Longtime activist sought to rally people around a progressive agenda for San Francisco
Finally at the end of September, Michael was admitted to General Hospital. With the amazing care of Ward 5A, Diane Jones, and all the amazing General Hospital workers, as well as Laguna Honda Staff and at his final resting place UCSF — his care, though coming too late, was the best in the world and gave Michael a fighting chance. He was clearly comforted and supported by his community in his final days, support that mattered so much to him.
If you knew Michael, you know there is a "what comes out of this" part. We all got to really see the results of the hard work we all participated in to rebuild General Hospital, to rebuild Laguna Honda, and to provide healthcare access to everyone, even the poorest among us. Michael, personally, was able to experience the fruits of our collective labor over these years.
He also experienced some areas where there really is a need for some work. We need to remember that AIDS/HIV is still killing people every day. We must improve people's access to healthcare. We need to protect patients' access to medical cannabis, even in General Hospital. We need services and we need housing, particularly affordable housing for those who need it, people struggling through this bad economy.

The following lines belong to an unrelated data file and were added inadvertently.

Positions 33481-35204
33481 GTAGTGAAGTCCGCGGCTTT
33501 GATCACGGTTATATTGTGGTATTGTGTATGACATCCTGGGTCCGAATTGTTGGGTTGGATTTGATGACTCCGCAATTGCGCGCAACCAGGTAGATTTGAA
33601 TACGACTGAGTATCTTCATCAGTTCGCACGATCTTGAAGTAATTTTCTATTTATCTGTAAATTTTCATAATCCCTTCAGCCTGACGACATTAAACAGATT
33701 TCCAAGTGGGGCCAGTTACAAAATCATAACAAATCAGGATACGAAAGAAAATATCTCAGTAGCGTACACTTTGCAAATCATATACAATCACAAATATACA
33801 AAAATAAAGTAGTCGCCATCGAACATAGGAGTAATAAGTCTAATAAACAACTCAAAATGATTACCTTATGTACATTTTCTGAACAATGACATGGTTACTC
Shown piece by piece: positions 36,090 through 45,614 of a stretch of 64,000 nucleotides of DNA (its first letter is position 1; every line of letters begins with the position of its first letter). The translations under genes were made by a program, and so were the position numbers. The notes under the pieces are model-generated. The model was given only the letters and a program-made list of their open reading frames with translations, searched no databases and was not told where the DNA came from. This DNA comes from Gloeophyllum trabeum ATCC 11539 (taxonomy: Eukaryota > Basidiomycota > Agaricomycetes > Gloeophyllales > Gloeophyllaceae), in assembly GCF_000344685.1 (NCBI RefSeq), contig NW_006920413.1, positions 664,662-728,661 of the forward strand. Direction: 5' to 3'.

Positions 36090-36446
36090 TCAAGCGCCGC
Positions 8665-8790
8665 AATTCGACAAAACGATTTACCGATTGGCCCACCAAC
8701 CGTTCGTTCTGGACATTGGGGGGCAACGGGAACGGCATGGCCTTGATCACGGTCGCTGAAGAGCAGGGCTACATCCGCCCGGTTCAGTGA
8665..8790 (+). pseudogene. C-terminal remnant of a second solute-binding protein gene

These are our issues and this is our agenda on the left that we have been fighting for.
I will never forget Michael. One of the last real discussions we had about politics was around election time, with Michael remembering the 2010 elections. Michael was probably more upset about what has come out of that election — the beginning of a political shift to the right in San Francisco — than many.
He has been such an integral part of the work that brought our progressive community together and he was devastated by the events tearing it apart. More than anything, he wanted to bring us together, but he ran out of time.
Michael had an agenda. His agenda was to move forward our agenda. It is time to come together and do that.
Debra Walker is an artist, activist, DCCC member, and city commissioner who ran for the District 6 seat on the Board of Supervisors last year.